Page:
Jul 24, 2018
“And, they’re off.”
The commonly heard announcement at the start of a race could also refer to the beginning of the Batavia Downs racing season, which got underway Monday evening in the first of 70 scheduled racing dates in 2018.
The rain that visited Batavia put a little bit of a damper on the occasion attendance-wise, Director of Live Racing Todd Haight felt, but said the harness racing drivers like the changes made as part of the $600,000 in improvements to the paddock - such as the new barn that, combined with the already existing four-race paddock, will make it possible for six races to be in the paddock at one time.
“I’m very optimistic with all the improvements. We think we’re going to have a big season,” Haight said. The unfortunate thing, he said, was the rain Monday night in what has been a mostly dry summer.
Of the dozen races run Monday night, Andy Miller was scheduled to be in nine of them. The New Jersey resident has won over 9,000 races in his career, Haight noted as he went about his business on the first day of the 72nd year of racing at Batavia Downs.
Sitting up in the drivers’ lounge before the races got going, Miller said he has been in racing for over 30 years.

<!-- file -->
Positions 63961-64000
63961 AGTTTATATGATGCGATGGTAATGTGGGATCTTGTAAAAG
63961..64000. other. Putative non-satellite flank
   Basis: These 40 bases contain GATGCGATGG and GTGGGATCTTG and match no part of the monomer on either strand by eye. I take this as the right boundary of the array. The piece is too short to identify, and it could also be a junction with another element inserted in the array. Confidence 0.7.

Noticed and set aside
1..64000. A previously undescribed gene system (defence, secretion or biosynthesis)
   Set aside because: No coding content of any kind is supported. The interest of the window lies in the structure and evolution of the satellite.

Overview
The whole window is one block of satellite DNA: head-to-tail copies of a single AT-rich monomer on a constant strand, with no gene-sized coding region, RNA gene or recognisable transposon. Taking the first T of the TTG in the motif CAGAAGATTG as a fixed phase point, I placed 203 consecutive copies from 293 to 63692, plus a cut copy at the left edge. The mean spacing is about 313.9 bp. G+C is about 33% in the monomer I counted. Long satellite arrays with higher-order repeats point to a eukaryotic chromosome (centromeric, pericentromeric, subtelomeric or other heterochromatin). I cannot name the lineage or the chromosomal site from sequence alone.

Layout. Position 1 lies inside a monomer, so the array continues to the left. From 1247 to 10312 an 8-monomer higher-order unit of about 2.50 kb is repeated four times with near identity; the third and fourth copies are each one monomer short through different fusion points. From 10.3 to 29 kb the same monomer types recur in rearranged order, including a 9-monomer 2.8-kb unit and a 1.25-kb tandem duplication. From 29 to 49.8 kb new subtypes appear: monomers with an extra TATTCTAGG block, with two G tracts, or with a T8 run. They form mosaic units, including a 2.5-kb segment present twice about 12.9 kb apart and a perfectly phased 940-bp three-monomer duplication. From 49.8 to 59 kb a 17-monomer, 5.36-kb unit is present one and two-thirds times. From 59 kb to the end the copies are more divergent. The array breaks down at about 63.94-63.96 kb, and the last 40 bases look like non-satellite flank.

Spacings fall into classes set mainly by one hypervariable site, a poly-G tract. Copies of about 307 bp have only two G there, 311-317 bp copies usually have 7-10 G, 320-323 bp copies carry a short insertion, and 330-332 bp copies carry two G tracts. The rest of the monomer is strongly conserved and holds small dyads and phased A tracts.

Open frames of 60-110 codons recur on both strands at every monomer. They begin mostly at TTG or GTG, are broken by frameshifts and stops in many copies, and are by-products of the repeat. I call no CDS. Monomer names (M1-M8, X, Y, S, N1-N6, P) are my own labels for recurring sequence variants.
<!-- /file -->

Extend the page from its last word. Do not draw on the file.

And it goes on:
“The New York Sire Stakes - we travel around New York with Sire Stakes horses,” he said. “This (Batavia Downs) is one of the stops. It’s a nice place.”
Miller said he and his wife train a stable of about 50 horses.
“Over the last several years, we’ve brought several horses here and done pretty well,” he said. “As far as the ones my wife trains, we brought three horses. I drive in more races than just those three.”
Miller said races continue even in the rain.
“It doesn’t slow us down as long as it’s not lightning. You don’t want to be out there when it’s lightning,” the veteran driver said.
Another harness driver, Ake Svanstedt, said remarked on how much better the facilities are with the improvements.
“We have two fillies this year,” Svanstedt said. “Last year, we had four fillies. I won all four fillies on Opening Day. They had good horses last year.”
A local harness racer who returned to Batavia Downs Monday was Jeff Gregory, who grew up in Churchville, but has lived in New Jersey for the last 20 years. The 51-year-old said he comes up to Batavia periodically for Sire Stakes races.
“The physical improvements are nice. They’ve done a lot of work here, the new barn and the new upstairs,” Gregory said.
Gregory said Batavia Downs is close to where his father, Gary, lives.
“It’s just close to home. I get to see some people I grew up with that I haven’t seen in awhile,” he said.
When it came to competing in the Batavia Downs opener, Gregory said, “We’re hoping for the best. Like anything, you need some luck, but we’re hoping to do well ...”
Among those outside for the races were Dave and Kathy Rickwalt, who were there with their grandson, Anthony Andrews, 6. All three are from Akron.
“He’s a big fan (of horse racing). His mother asked him if he wanted to go to the races with us and he said, ‘Is that even a question?” Dave Rickwalt said.
While Anthony’s former favorite harness racer was Corey Callahan, Drew Monti is his current favorite.
“He’s been going to races since he was 2 1/2 or 3 years old,” Dave Rickwalt said.